Letter to Congress: Letter in Support of the Comprehensive CREDIT Act of 2020

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January 27, 2020

Dear Representative,

The ­­85 undersigned consumer, civil rights, labor, and community organizations write to express our support for HR 3621, the Comprehensive Credit Reporting Enhancement, Disclosure, Innovation, and Transparency Act of 2020 (Comprehensive CREDIT Act of 2020).

Credit reports and credit scores play a critical role in the economic lives of Americans. They are the gatekeeper for affordable credit, insurance, rental housing, and sometimes unfortunately even a job. Yet they suffer from unacceptable rates of inaccuracy. This bill would enact a sea change that would make the American credit reporting system more accurate and fairer to consumers.

The Federal Trade Commission’s definitive study showed that 21% of consumers had verified errors in their credit reports, 13% had errors that affected their credit scores, and 5% had errors serious enough to cause them to be denied or pay more for credit.[1] Trying to fix these errors can be a Kafka-esque nightmare in which the Big Three nationwide consumer report agencies (CRAs) –Equifax, Experian and TransUnion – consistently favor the side of the creditor or debt collector (“the furnisher”) over the consumer.

The American credit reporting systems suffers from a number of other flaws and defects. Consumers are unfairly penalized by negative credit reporting when they have been the victim of abusive practices, such as predatory mortgages or student loans resulting from for-profit school fraud, or due to circumstances out of their control, such as temporary job loss, illness, or financial abuse by a family member. Healthcare bills contribute greatly to credit reporting harms, with over 50% of debt collection items resulting from medical debt.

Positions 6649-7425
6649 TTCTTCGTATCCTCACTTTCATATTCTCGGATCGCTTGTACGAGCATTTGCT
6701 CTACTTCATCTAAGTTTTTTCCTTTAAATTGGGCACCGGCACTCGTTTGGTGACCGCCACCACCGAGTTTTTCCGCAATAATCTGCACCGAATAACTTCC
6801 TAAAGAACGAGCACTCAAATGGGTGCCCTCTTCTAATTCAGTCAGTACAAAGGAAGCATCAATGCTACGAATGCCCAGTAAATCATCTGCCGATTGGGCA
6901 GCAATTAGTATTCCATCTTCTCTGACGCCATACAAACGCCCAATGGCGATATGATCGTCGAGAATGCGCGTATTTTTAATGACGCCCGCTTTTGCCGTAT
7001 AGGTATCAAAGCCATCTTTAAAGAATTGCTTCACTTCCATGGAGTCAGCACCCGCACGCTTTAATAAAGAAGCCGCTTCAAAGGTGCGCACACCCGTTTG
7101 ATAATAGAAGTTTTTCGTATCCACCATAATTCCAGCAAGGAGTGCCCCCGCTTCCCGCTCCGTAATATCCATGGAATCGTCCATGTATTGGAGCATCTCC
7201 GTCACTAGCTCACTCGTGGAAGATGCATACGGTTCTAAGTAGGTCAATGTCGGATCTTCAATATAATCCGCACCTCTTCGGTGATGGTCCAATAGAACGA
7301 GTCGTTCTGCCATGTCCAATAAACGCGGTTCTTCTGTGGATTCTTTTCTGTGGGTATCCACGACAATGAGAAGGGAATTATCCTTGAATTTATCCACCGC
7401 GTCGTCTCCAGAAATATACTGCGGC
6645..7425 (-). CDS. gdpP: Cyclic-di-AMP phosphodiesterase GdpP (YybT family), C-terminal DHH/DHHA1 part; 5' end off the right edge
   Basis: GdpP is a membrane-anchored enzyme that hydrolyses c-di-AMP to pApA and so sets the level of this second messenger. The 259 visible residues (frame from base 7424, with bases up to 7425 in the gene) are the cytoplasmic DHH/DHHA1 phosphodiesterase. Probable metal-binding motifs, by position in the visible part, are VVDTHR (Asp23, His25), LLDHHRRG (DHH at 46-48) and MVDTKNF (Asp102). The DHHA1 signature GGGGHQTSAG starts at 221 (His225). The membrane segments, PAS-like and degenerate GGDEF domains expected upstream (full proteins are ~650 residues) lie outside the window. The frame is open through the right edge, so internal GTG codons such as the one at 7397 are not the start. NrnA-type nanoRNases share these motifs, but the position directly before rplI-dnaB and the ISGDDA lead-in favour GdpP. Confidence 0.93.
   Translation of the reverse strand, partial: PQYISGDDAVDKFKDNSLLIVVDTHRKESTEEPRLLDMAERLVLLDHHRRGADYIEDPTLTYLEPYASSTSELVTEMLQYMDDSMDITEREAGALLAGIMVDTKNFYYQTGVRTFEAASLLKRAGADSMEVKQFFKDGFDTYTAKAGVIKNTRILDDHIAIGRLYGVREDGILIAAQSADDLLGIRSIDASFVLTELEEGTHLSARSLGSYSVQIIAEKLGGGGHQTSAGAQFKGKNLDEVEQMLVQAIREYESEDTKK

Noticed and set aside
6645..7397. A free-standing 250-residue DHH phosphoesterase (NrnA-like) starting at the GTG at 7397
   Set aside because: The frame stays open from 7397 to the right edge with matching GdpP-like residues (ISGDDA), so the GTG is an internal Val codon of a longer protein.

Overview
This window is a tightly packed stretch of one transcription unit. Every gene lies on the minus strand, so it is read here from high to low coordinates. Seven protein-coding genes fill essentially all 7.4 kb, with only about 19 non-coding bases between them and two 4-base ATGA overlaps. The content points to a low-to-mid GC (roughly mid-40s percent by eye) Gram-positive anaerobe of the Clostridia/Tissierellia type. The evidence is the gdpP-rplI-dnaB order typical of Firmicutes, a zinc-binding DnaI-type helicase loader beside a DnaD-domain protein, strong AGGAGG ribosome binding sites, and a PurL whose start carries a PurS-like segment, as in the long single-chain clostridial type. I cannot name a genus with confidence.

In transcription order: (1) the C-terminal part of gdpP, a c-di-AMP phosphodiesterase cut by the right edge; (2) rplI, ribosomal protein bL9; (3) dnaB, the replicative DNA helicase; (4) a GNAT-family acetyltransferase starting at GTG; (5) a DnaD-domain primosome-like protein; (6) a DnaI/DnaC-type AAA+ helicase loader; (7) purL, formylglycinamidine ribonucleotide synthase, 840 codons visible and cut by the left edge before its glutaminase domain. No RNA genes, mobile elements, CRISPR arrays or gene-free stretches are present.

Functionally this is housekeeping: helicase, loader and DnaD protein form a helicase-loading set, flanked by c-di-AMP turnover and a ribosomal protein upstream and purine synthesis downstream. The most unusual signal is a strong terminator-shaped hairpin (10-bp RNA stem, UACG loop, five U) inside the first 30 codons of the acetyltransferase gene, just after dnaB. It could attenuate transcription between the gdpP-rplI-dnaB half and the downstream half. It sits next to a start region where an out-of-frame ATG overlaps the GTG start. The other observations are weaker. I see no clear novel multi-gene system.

Consumers also lack the right to a free annual credit score. Furthermore, many consumers who attempt to obtain a free annual credit report or to obtain their scores are misled into purchasing high-priced credit monitoring or other subscription services. These services are also marketed to prevent identify theft, yet they are far less effective in doing so than a security freeze.

This legislation comprehensively addresses all of these abuses, and more. This bill would:

Fix the broken system for credit reporting disputes by (1) giving consumers a new right to appeal the results of initial disputes; (2) requiring CRAs and furnishers of information to dedicate sufficient resources and provide well-trained personnel to handle disputes; (3) requiring CRAs to conduct an independent analysis of disputes, separate from that of the furnisher; and (4) requiring furnishers to retain records for the same time period that negative information remains on reports.

Improve credit reporting accuracy by directing the Consumer Financial Protection Bureau (CFPB) to establish accuracy regulations, including requiring CRAs to better monitor furnishers for high error rates and to use stricter criteria to match information from a lender to a consumer’s file, preventing the worst type of credit reporting error, the “mixed file.”